* What does an accusation mean?
The definition of an accusation is a charge of wrongdoing, often false; to charge with wrongdoing
* Untrue accusations against Jesus
Standing before Pilate, the religious leaders accused Jesus of a different crime than the ones for which they had arrested him. They arrested him for blasphemy (claiming to be God), but that charge would mean nothing to the Romans. So the religious leaders had to accuse Jesus of crimes that would have concerned the Roman government, such as encouraging the people not to pay taxes, claiming to be a king, and causing riots. These accusations were not true, but the religious leaders were determined to kill Jesus, and they broke several commandments in order to do so. (NLT)
Matthew 27:12 – But when the leading priests and other leaders made their accusations against him, Jesus remained silent.
* Jesus’ warning that Moses will accuse them
The Pharisees prided themselves on being the true followers of their ancestor Moses. They were trying to follow every one of his laws to the letter, and they even added some of their own. Jesus’ warning that Moses would accuse them stung them to fury. (NLT)
John 5:45 – [Jesus said] “Yet it is not I who will accuse you of this before the Father. Moses will accuse you! Yes, Moses, on whom you set your hopes.”
* Accusations against Stephen
When Stephen was brought before the council of religious leaders, the accusation against him was the same that the religious leaders had used against Jesus (Matthews 26:59-611). The group falsely accused Stephen of wanting to change Moses’ customs, because they knew that the Sadducees, who controlled the council, believed only in Moses’ laws. (NLT)
Acts 6:14 – “We have heard him say that this Jesus of Nazareth will destroy the Temple and change the customs Moses handed down to us.”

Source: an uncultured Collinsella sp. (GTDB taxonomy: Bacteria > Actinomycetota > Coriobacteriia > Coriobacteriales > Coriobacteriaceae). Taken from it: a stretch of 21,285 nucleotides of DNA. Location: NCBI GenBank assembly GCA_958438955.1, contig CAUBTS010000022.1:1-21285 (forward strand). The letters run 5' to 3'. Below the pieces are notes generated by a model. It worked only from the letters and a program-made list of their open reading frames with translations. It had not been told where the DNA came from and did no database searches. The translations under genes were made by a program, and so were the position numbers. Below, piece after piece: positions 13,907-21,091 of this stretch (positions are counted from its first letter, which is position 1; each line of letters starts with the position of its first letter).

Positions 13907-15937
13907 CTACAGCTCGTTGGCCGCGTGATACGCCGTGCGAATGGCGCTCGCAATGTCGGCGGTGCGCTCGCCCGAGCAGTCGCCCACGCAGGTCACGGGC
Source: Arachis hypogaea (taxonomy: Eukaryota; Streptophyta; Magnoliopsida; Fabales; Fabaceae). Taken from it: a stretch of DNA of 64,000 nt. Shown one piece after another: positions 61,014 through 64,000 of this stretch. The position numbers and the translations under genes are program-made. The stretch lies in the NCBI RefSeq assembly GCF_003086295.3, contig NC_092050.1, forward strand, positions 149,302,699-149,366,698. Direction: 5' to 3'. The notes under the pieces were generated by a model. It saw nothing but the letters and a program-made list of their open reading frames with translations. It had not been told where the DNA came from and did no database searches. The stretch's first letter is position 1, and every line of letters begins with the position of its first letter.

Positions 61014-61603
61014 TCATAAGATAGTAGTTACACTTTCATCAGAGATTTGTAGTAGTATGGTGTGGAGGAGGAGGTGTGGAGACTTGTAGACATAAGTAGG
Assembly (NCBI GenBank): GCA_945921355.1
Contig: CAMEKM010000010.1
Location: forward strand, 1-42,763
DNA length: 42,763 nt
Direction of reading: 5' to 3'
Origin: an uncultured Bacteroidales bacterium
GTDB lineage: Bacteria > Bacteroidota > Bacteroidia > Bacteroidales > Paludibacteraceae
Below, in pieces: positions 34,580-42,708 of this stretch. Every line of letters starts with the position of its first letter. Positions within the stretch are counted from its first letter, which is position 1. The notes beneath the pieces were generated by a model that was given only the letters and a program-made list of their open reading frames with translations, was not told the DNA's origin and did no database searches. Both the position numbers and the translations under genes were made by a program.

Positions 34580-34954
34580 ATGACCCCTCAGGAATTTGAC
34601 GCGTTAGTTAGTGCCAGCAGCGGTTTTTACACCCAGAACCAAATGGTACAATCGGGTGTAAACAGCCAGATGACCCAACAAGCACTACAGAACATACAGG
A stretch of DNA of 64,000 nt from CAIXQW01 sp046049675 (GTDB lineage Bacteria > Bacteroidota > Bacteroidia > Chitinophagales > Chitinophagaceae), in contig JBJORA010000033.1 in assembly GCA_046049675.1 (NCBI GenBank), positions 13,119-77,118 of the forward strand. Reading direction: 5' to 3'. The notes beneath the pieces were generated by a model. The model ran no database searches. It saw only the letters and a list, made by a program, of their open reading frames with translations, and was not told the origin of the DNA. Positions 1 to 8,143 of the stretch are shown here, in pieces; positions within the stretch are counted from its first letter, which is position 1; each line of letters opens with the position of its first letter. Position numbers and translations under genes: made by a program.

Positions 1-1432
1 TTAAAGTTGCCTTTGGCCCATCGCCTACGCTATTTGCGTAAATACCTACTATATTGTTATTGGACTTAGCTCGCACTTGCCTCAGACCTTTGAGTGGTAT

* Evaluate accusations against God’s workers
These Jews knew how effective Paul’s work had been in Asia. Their strategy was to discredit Paul so that his work would be weakened. Be alert when you hear accusations against God’s workers. Someone may be trying to discredit them or to hinder their work. Keep an open mind and pray for the workers. They will be strengthened by your support. (NLT)
Acts 21:28-29 – They grabbed him, yelling, “Men of Israel! Help! This is the man who teaches against our people and tells everybody to disobey the Jewish laws. He speaks against the Temple—and he even defiles it by bringing Gentiles in!” (For earlier that day they had seen him in the city with Trophimus, a Gentile from Ephesus, and they assumed Paul had taken him into the Temple.)
* Accusations against Paul
The accusers arrived: Ananias, the high priest; Tertullus, the lawyer; and several Jewish leaders. They traveled 60 miles to Caesarea, the Roman center of government, to bring their false accusations against Paul. Their murder plot had failed (Acts 23:12-154), but they persisted in trying to kill him. This attempt at murder was both premeditated and persistent. (NLT)
Acts 24:1 – Five days later Ananias, the high priest, arrived with some of the Jewish leaders and the lawyer Tertullus, to press charges against Paul.
* Your conscience may accuse you
People are condemned not for what they don’t know but for what they do with what they know. Those who know God’s written Word and his law will be judged by them. Those who have never seen a Bible still know right from wrong, and they will be judged because they violated those standards that their own consciences dictated. God’s law is written within them. (NLT)